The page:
What is Common Core, anyway?
I’ve had an interesting dynamic of commenters on one of my math videos that I posted 3 years ago (April 2014). This video teaches how to do the “Big 7 Division” method, which is an alternative method to the traditional long division algorithm. If you’re not familiar with this method, you can watch my video here. However, to answer the question above, Common Core is…” a set of educational standards for teaching and testing English and mathematics between kindergarten and 12th grade.” The theory is that now each state will teach one set of common standards across the nation, rather than having each state have their own way of teaching. Simple enough, right?
So why do so many people hate it?
If you don’t watch the actual video, you should at least check out all of the feedback I’ve received in the comment section below the video (especially since that is really what this post is all about). Many of the comments are positive; messages of thanks
for helping with homework or an upcoming test, etc. Then there are the folks who tear this method apart, and who are clearly upset by Common Core and the direction it’s taking students’ math curricula. I even had to BAN someone after a back and forth between her and another commenter because of her increasingly rude and belligerent comments. Yes, that’s right! I had to ban someone from a discussion on a math video!! Once she started swearing, that’s where I drew the line. I have a lot of kids who subscribe and watch my videos. I’m just not having that, people!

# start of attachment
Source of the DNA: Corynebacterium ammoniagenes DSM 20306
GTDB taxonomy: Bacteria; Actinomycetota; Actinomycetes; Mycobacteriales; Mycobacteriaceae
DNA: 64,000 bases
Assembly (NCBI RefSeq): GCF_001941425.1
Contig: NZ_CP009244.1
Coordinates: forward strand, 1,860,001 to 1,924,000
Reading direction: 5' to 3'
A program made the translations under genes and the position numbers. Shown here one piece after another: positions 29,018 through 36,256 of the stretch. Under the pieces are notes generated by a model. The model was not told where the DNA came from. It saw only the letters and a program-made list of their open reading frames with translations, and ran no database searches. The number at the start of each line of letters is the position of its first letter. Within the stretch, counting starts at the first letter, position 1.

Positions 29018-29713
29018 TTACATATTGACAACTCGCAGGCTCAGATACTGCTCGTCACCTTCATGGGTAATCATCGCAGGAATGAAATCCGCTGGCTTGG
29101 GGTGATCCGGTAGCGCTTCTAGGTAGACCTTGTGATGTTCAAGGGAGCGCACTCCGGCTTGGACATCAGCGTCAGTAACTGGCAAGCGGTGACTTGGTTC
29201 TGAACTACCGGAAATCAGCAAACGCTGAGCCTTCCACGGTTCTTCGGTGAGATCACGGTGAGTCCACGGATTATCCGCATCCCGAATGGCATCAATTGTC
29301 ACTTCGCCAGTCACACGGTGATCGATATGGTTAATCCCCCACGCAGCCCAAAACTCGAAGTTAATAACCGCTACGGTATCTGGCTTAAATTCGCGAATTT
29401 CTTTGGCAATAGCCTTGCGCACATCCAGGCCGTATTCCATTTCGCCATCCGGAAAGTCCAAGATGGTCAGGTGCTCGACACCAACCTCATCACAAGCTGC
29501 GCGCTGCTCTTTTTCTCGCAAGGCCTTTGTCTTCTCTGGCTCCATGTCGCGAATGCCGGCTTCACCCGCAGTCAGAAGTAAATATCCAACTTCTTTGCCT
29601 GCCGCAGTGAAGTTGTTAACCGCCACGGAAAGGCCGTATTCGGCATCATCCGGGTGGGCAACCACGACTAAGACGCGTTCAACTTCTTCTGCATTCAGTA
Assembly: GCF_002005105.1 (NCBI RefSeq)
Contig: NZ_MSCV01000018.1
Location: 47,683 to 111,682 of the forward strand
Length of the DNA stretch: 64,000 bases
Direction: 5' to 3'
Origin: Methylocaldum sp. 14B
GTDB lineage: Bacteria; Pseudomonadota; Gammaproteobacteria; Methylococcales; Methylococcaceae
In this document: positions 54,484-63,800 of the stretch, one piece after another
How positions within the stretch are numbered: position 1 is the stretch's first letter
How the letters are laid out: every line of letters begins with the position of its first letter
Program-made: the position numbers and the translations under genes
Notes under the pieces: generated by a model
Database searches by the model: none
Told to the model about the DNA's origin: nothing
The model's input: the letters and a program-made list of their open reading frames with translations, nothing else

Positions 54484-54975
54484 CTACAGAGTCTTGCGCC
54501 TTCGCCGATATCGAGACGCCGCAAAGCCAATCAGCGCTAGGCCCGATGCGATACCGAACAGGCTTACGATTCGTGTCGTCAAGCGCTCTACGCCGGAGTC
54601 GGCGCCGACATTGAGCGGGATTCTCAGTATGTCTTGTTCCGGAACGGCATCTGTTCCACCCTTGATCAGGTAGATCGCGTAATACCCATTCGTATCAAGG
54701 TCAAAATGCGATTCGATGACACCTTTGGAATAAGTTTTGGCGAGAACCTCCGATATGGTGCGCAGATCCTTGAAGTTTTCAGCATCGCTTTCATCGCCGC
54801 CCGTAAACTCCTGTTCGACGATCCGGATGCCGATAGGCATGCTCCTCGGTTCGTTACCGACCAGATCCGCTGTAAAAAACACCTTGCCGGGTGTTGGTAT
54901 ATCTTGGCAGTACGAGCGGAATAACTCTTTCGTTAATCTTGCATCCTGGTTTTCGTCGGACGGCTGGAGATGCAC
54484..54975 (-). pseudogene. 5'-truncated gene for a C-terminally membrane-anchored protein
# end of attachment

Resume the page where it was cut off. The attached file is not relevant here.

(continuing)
The method behind my madness.
As a side note, I want to point out that I created this YouTube channel with the intention of helping parents help their kids. So many of my tutoring clients tell me, “I don’t know how to help him with his homework. They just do it so differently than I did when I was in school.” I am certainly not the brains behind any of the methods I make videos about. I simply learn the new method, and then translate that into a video that is (hopefully) easy to understand.
More answers = More questions
In all honesty, I find this sort of feedback fascinating. I get so many comments on this ONE VIDEO. Not that I don’t get feedback on my other alternative method math videos, but this one in particular just seems to draw viewers to their keyboards like moths to a flame, and those moths can be “spicy!” I truly love all of the debate and discussion, not only about this particular method, but Common Core in general and what it is doing for our students. However, the more comments I get, the more curious I become. Here are a few questions I have, and I’d love it if you commented with your thoughts and opinions.
What is it about this video, in particular, that makes viewers take the time to write a comment? Is it just the method itself? Is it my delivery?
For parents: How do you feel about Common Core and alternative methods for solving math problems? Do you find it difficult because it is different from how you learned the skills in school, and therefore difficult to help your children? Do you find it helpful for your children because it teaches them another way to learn the same skill?
For educators: Do you teach alternative methods for solving math problems? How well are those methods received at home? Do you get negative or positive feedback? How do you handle that?
For everyone: What does “the easy way” mean to you? The fastest way? The method with the least amount of steps? The most intuitive way? The method that produces the fewest number of errors?
I’d love to hear your thoughts!